Events
  • Viet Thanh Nguyen’s bestselling novel The Sympathizer won the 2016 Pulitzer Prize for Fiction, the First Novel Prize from the Center for Fiction, and a Carnegie Medal from the American Library Association. It was also a finalist for the PEN/Faulkner Award and the PEN/Robert W. Bingham Prize for Debut Fiction. Nguyen is also the author of Race and Resistance: Literature and Politics in Asian America and Nothing Ever Dies: Vietnam and the Memory of War.

  • Tonya Foster

    Sep 21| Lectures
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    Poet Tonya Foster is the author of the collection A Swarm of Bees in High Court. Her work has appeared in nocturnes, Callaloo, Traffic, Gulf Coast, and other journals. Her essays have appeared in NY Arts Magazine, NYFA Quarterly and The Poetry Project Newsletter. A co-editor of Third Mind: Teaching Creative Writing Through Visual Art, Foster teaches at California College of the Arts and lives in the Bay Area.

  • Steven Ehrlich and Frederick Fisher will present their firms’ collaboration as EHRLICH | FISHER on Otis College’s new Goldsmith Campus Academic Building and Residence Hall. The campus-wide expansion and renovation project includes a new academic building, 300-seat Forum (the venue for this lecture), café and dining commons, Student Life Center, and residence hall.

     

  • Opening Reception

    Sep 24| Special Event
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    New York-based artist Polly Apfelbaum’s work has situated itself as a hybrid of painting, sculpture, and installation over a career spanning 30 plus years. Exploring the intricacies of color, Apfelbaum weaves her way, both literally and conceptually, through ideas of Minimalism, Pop aesthetics, and Color Field painting to blur the lines between two and three dimensional art making.

  • Artist Polly Apfelbaum in conversation with Connie Butler, within Apfelbaum's exhibition Face (Geometry) (Naked) Eyes.

     

  • John Keene

    Oct 05| Lectures
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    John Keene is the author of the novels Annotations and Counternarratives, as well as several other works, including the poetry collection Seismosis, with artist Christopher Stackhouse, and a translation of Brazilian author Hilda Hilst's novel Letters from a Seducer. The recipient of a Whiting Award, Keene has been a member of the Dark Room Writers Collective and a Cave Canem fellow. He has served as the managing editor of Callaloo and taught at Northwestern. He currently teaches at Rutgers University-Newark and lives in New York.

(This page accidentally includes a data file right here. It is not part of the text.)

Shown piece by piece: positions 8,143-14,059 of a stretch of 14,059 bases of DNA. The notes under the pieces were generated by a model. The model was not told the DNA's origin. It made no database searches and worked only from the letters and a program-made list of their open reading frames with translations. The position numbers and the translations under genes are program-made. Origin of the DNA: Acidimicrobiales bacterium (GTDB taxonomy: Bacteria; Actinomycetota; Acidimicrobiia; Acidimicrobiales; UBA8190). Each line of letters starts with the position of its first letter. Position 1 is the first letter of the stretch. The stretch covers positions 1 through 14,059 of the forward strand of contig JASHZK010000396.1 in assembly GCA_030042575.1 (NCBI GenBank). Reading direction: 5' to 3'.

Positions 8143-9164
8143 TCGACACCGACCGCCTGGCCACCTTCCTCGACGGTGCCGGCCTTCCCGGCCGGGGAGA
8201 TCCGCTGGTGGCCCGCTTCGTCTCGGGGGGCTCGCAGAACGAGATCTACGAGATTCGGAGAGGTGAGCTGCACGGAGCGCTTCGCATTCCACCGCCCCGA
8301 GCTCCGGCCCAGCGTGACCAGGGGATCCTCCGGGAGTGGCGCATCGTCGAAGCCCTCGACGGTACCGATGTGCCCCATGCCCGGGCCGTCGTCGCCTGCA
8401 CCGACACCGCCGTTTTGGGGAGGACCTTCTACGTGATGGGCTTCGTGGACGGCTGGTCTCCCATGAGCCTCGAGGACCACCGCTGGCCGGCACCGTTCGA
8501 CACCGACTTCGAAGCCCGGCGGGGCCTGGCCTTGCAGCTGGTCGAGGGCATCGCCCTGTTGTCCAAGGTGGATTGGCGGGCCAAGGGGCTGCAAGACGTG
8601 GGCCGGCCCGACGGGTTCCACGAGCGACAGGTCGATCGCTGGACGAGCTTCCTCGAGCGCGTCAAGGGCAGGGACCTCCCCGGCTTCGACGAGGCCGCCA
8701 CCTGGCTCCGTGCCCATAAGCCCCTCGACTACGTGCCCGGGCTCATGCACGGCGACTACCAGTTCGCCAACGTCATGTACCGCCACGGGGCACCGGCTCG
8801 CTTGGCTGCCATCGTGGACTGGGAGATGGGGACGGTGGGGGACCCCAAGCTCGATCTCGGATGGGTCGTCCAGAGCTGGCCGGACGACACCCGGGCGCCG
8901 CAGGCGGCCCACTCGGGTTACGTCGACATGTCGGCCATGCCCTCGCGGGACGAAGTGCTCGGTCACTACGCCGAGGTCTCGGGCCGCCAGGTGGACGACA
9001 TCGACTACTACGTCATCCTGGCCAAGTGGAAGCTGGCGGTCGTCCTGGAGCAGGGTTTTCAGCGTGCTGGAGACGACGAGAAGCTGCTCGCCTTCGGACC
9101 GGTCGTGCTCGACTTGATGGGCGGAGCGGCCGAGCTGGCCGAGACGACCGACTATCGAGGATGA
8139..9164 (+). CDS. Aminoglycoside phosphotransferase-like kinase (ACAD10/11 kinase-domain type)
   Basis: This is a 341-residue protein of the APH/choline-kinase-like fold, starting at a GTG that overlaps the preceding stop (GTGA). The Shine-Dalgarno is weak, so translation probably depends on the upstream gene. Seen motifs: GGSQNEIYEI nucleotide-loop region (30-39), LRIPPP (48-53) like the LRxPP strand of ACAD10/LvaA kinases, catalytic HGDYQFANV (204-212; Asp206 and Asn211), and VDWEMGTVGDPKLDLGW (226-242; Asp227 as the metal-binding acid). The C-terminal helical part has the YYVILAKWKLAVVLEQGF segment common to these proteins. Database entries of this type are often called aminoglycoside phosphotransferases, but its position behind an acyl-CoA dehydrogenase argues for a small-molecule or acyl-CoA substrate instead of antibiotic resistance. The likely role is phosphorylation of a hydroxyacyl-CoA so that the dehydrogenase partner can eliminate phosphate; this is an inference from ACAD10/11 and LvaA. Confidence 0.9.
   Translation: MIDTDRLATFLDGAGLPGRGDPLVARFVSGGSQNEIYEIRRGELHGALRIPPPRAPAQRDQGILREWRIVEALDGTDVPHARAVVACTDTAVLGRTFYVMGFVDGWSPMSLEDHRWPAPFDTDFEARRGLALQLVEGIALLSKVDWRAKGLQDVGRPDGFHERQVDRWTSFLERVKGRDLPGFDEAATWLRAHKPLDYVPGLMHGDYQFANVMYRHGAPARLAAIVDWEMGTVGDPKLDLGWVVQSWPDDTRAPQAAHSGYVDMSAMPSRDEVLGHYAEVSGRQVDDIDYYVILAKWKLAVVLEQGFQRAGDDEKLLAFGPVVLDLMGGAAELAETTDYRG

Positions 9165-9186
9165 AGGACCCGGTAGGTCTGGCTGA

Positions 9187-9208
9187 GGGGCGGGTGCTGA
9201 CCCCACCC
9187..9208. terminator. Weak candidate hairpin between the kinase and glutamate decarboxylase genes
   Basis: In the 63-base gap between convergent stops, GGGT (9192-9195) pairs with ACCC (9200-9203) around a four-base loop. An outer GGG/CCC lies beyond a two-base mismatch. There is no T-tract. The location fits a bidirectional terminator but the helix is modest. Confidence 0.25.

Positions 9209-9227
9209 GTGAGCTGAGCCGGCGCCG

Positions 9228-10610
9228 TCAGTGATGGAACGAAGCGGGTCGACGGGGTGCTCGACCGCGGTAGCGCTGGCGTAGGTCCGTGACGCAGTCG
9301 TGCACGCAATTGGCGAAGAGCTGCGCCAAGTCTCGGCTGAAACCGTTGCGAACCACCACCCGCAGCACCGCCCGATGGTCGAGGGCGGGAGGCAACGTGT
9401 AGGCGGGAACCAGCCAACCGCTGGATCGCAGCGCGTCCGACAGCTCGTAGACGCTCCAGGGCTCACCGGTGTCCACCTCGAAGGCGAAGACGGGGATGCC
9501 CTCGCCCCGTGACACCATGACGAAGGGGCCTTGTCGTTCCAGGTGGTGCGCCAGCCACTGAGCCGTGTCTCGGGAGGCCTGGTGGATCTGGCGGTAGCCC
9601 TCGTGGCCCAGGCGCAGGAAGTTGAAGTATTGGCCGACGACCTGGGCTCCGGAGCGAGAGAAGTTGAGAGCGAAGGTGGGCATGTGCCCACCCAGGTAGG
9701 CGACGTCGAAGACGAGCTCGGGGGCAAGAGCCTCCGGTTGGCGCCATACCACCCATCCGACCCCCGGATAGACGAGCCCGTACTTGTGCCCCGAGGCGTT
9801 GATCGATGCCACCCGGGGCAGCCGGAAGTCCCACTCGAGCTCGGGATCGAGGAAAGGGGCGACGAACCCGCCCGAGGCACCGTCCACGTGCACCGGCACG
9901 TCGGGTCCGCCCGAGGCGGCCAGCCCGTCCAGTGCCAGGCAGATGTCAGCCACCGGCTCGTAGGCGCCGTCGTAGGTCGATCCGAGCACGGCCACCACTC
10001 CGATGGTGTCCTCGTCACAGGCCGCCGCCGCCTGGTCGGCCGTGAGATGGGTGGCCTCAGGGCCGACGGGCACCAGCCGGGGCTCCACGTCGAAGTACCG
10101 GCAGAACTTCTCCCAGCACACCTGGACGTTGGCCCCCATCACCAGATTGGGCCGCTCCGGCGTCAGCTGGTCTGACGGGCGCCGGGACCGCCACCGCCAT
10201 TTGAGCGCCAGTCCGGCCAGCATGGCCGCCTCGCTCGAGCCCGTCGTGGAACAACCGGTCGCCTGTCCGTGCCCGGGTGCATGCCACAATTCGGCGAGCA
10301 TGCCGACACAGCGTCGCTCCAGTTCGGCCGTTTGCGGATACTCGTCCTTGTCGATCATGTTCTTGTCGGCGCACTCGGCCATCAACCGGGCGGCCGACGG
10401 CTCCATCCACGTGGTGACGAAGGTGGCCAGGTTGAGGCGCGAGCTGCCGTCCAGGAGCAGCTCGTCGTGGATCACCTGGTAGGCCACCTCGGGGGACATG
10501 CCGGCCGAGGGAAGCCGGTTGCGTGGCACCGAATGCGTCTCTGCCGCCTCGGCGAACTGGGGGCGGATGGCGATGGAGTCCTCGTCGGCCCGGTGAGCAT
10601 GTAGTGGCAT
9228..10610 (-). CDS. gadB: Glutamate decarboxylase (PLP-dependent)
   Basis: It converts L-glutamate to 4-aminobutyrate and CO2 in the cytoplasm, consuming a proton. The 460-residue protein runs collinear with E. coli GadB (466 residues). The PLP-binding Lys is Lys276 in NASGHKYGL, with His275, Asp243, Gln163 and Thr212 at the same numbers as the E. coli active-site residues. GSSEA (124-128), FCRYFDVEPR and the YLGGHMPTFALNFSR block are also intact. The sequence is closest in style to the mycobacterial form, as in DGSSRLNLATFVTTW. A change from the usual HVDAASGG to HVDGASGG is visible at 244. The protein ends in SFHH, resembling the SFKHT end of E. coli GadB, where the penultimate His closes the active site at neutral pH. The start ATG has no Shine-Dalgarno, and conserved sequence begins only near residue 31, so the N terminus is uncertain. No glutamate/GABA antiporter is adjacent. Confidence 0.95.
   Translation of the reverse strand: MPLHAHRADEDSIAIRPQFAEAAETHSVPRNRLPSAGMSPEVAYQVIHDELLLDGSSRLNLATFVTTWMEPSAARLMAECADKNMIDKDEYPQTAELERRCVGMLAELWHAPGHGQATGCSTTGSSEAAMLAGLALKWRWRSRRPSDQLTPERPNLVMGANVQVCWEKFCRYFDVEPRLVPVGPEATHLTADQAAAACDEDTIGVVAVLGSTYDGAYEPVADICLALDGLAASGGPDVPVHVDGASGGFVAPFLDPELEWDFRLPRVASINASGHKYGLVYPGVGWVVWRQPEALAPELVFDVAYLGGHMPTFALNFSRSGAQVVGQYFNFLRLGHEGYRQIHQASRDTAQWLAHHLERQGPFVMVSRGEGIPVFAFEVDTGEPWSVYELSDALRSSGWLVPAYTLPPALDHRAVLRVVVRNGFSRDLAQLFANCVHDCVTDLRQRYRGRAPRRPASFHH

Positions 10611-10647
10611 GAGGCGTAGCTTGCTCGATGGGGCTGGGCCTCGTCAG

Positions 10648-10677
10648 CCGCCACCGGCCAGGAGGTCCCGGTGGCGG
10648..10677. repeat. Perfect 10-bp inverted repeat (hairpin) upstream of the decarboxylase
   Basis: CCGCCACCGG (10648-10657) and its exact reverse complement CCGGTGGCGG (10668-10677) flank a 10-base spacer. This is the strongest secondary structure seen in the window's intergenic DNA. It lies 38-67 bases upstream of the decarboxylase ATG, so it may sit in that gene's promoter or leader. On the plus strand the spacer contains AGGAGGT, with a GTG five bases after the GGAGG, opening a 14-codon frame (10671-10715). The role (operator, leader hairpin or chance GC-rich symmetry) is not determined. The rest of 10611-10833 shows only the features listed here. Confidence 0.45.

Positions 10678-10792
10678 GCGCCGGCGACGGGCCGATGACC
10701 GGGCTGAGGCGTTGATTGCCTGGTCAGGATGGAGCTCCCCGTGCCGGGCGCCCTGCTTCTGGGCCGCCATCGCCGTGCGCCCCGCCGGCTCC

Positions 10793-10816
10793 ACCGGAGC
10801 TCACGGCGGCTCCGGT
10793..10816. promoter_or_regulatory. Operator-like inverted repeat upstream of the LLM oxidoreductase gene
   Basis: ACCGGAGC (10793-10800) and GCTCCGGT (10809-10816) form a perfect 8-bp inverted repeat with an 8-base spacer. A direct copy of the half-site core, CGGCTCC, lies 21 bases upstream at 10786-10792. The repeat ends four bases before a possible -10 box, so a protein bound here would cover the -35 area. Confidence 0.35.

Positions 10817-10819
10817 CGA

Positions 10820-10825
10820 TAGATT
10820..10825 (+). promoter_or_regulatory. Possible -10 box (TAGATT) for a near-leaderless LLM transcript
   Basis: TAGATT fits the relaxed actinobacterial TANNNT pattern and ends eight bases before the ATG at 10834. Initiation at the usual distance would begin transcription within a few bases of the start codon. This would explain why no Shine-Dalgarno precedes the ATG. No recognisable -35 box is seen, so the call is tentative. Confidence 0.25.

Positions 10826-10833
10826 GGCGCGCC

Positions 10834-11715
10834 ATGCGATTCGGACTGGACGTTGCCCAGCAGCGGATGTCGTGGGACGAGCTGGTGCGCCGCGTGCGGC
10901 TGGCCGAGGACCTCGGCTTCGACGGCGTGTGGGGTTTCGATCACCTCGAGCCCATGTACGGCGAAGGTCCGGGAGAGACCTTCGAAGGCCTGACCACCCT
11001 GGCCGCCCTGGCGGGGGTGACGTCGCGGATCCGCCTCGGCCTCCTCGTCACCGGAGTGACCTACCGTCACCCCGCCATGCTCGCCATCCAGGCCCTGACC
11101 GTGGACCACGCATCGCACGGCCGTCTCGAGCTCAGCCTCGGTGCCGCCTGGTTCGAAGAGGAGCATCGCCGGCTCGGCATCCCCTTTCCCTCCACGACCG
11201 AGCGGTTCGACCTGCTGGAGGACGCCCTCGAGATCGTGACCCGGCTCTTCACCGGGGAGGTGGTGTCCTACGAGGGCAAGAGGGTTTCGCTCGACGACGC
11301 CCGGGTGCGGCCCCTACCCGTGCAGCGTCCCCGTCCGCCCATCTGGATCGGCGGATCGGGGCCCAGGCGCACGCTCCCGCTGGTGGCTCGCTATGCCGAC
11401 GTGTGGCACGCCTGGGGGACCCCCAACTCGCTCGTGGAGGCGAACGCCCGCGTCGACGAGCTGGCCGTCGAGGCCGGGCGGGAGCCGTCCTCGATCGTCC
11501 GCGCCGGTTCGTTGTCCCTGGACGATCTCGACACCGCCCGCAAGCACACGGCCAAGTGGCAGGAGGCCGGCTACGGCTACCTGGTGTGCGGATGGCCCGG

• Artist Polly Apfelbaum in conversation with David Pagel, within Apfelbaum's exhibition Face (Geometry) (Naked) Eyes.

     

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Severe Economic Hardship

Overview

Students who suffer from severe economic hardship due to unforeseen changes in their financial circumstances may apply to United States Citizen and Immigration Services (USCIS) for special authorization to work off-campus. In order to apply, students must have been on F-1 status for at least one academic year, they must hold good academic standing, and must prove that on-campus employment opportunities are unavailable or insufficient to meet the student's financial needs. Examples of unforeseen circumstances include loss of financial support or on-campus employment, substantial fluctuations in the value of currency or exchange rate, inordinate increases in tuition and/or living costs, unexpected changes in the financial condition of your source of support, medical bills, or other substantial and unexpected expenses.

Contact a DSO in the Registration Office to discuss your situation before you complete the required documentation. Your advisor will determine your eligibility and assist you in completing the application and submitting it to USCIS.

 

Application Procedure
  • Receive permission to apply through a DSO in the Registration Office.
  • Form I-765 (write (c)(3)(iii) in item 16)
  • $380 fee (make your check or money order payable to U.S. Department of Homeland Security) 
  • Photocopy of Form I-20, with a recommendation for economic hardship employment
  • Two passport style photos
  • Photocopy of I-94 card (front and back)
  • A letter describing your financial difficulties and why on-campus employment opportunities are unavailable or insufficient; include supporting evidence
  • Photocopy of passport identification page
  • Photocopy of visa page
  • Photocopies of any previously-issued EAD cards

Application processing times vary between two to four months. If approved, USCIS will issue an Employment Authorization Document (EAD) for a maximum of one year. Do not begin working until you receive the EAD. If approved, you may work for any employer up to 20 hours per week while enrolled in a full course of study and full-time during quarter breaks and your annual vacation quarter. This employment does not affect your eligibility for Optional Practical Training (OPT). Employment authorization is automatically terminated if you fail to maintain status or transfer to another school.

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